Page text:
Ever wonder what happens to a showhouse when the tours are done? Typically, everything not bolted down—rugs, draperies, artwork, dishes—is carted away, and the house awaits an owner. The 2008 Atlanta Christmas House lingered on the market a few years (a victim of the recent real estate downturn), but when it did sell, things happened fast. The new owners asked Atlanta interior designer Bill Musso to totally furnish the home—from mattresses to upholstered pieces to pots and pans—for the family of four in less than 10 weeks. Plus, they asked that everything in the house be made of healthful materials, so there would be no off-gassing of toxic chemicals and no VOCs from fabrics, finishes, and household products.
“We pride ourselves on using green products, but we’d never done anything to this extent. And this was a very tight time frame,” Musso says.
The couple and their children were moving from London to Atlanta for business. (He heads a large global corporation.) Unsure about how long they would live in Atlanta and not wanting to ship furniture and housewares back and forth overseas, they asked Musso to start from scratch, with the caveat that all the products be free of toxic chemicals. “The mother was very particular about making sure everything was eco-friendly. She didn’t want her children sleeping on mattresses that were sprayed with fire-retardant materials,” Musso says. “So all of the beds came from Duxiana, a Sweden-based company.”
The health-conscious mother, who is a Cordon Bleu-trained chef, also enlisted Musso’s help in outfitting the kitchen with nontoxic cookware and utensils, such as pans with ceramic nonstick coatings.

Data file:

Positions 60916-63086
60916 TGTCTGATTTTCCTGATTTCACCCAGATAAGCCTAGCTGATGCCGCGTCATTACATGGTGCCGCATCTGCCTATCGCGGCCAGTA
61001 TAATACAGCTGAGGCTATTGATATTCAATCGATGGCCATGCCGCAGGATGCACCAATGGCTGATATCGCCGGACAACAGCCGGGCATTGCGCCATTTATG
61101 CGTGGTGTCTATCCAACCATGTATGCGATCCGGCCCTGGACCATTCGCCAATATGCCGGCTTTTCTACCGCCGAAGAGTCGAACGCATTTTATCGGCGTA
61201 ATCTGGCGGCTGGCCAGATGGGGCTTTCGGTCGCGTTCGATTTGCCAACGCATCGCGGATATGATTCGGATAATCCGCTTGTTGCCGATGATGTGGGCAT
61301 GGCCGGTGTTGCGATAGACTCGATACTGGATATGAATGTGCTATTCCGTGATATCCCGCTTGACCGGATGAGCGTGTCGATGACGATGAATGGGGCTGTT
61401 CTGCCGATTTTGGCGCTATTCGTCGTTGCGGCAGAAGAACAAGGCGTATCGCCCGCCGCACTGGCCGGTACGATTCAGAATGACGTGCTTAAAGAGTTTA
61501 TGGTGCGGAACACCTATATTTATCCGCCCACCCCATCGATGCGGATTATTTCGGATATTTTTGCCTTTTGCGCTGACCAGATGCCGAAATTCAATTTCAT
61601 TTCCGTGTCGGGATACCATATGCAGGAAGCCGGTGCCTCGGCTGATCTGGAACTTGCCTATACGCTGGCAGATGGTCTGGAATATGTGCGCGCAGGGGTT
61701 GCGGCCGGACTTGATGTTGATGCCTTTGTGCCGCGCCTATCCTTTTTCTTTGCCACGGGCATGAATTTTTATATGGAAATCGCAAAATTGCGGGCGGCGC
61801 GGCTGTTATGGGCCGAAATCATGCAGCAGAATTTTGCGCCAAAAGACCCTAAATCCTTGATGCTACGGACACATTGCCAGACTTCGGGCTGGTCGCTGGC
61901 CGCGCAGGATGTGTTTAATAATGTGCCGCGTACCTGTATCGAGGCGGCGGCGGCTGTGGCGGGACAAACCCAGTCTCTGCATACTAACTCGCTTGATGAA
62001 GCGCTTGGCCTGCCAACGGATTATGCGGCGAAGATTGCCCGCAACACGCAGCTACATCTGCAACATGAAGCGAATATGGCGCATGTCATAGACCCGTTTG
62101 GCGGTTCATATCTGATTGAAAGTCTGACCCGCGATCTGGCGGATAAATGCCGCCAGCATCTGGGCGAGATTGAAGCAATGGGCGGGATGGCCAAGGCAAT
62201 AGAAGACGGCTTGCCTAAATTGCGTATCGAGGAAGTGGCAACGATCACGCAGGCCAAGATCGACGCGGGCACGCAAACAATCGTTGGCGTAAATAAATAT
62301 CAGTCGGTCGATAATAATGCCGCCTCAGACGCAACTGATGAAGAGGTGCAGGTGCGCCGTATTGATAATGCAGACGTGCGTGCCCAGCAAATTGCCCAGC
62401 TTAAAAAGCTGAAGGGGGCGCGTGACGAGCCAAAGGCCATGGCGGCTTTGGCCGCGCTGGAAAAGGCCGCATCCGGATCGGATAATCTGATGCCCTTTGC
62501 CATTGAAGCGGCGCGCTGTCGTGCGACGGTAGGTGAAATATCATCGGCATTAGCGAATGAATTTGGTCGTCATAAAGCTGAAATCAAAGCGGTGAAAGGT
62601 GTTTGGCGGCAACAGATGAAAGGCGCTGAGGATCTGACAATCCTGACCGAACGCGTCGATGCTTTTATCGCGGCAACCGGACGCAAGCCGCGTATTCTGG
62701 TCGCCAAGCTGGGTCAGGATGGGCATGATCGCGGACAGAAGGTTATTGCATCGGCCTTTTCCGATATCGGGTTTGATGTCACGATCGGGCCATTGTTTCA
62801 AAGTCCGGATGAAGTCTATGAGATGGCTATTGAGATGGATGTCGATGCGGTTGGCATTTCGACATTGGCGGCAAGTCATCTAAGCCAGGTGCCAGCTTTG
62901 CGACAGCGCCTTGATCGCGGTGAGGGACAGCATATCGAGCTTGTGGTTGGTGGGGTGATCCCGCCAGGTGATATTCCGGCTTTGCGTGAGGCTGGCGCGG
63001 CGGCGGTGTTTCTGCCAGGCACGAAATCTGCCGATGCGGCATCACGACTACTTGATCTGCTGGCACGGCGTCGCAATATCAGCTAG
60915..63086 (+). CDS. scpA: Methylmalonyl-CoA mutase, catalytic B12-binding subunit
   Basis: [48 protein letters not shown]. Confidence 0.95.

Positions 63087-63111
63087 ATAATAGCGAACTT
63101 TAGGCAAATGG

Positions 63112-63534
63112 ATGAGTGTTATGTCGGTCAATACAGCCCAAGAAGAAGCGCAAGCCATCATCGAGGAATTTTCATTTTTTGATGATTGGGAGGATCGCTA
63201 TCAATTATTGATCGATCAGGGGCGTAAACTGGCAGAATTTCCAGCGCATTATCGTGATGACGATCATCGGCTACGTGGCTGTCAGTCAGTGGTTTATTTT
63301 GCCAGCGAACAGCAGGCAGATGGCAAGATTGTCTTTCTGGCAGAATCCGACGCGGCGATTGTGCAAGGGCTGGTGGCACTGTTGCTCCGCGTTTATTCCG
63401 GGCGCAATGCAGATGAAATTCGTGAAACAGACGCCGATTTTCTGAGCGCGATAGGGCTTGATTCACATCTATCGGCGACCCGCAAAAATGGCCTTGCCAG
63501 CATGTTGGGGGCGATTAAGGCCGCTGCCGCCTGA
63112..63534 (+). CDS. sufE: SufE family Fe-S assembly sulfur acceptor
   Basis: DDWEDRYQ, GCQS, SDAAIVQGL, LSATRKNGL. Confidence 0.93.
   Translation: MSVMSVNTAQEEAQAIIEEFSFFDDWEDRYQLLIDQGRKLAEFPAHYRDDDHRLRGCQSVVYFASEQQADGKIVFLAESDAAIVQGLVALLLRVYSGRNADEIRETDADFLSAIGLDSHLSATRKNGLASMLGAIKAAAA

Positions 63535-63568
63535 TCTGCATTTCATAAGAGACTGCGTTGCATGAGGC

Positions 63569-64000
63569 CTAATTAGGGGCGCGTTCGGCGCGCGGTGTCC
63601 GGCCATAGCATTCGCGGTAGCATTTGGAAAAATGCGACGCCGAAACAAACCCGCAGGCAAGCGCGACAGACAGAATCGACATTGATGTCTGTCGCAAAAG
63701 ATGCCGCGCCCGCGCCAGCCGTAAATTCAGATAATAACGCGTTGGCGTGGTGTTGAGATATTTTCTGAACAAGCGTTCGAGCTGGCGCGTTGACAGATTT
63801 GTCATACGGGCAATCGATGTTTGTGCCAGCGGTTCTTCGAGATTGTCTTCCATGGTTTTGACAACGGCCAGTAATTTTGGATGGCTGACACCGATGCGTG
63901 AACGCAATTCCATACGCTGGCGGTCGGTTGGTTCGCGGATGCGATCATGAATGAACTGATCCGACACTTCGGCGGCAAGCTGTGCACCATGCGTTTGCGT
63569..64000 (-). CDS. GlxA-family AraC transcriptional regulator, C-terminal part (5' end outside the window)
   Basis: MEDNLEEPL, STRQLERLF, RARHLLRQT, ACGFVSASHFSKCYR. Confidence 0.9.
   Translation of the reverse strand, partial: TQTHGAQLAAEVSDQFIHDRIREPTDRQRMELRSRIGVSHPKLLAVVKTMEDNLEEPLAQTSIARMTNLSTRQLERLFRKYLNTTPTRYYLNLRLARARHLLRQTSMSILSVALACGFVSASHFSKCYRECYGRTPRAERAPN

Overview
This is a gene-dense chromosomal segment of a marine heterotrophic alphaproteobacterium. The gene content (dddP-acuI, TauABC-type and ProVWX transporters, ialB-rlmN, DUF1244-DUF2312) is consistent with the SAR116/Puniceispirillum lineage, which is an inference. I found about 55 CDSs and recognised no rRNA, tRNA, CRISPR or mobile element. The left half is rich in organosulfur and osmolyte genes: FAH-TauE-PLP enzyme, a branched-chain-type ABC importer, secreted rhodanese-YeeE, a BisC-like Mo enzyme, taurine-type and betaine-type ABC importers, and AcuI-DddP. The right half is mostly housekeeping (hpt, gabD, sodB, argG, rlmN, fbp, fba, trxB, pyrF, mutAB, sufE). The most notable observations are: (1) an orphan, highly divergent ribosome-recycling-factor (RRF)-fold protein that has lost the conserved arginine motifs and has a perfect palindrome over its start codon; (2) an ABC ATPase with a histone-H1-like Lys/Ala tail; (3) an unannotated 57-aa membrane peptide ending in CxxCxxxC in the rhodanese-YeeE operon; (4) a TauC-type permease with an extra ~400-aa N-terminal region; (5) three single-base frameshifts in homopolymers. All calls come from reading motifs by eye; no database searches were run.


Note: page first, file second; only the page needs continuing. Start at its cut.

What the couple did ship from Europe were many objects from their museum-quality collections of Chinese tapestries, sculptures, new and old bronze pieces, and a set of red leather Louis Vuitton trunks traced to the early 1900s and Russian Czar Nicholas II and his wife, Alexandra.
“The couple travels extensively,” Musso says, “and they have many different interests, especially in Asian textiles and pottery.” As the wife says: “We fell in love with the aesthetic of Chinese art and also to a greater extent the desire to feel ‘Zen’ at home. We like mixing modern contemporary looks with antiques.”
Using antiques is the ultimate in green—recycling in a beautiful way—and designing with the treasures was a thrill, Musso says. In keeping with the homeowners’ desire to mix old and new, he incorporated furnishings from contemporary designers such as Ralph Lauren and Christian Liaigre.
“The homeowner loves bronze,” says Musso, so the designer chose furnishings and sculptures by artist Robert Kuo, including armoires with hammered-bronze toad-skin-textured doors for the living room.
Rugs are wool and silk—natural fibers that were not treated with toxic chemicals. Draperies are linen and some upholstery fabrics were hand-loomed.
Low- or zero-VOC paints were applied throughout, and the couple waited two weeks after painting before allowing their children to sleep in their rooms to ensure any trace of toxins had dissipated.
While the undertaking was considerable, Musso and his staff, including lead project designer Lauren Dott, furnished the bedrooms, kitchen, and other “necessary rooms” in 10 weeks. In nine months, the project was largely complete. “It was a great experience for us,” he says.
“We ask a lot more questions now—about how and where things are made. That was the lesson in it.”
Photography: Lauren Rubinstein
Architect: William H. Harrison, Harrison Design Assoc., 3198 Cains Hill Pl. N.W., Atlanta, GA 30305; 404/365-7760, harrisondesignassociates.com.
Interior designer: Bill Musso and Lauren Dott, Musso Design Group, 1214 Villa Drive N.E., Atlanta, GA 30306; 404/873-1773, mussodesigngroup.com.
Builder: Neil Johnson, Canonbury Homes, P.O. Box 81344, Atlanta, GA 30366; 4933 Carol Lane, Atlanta, GA 30327; 770/841-5892.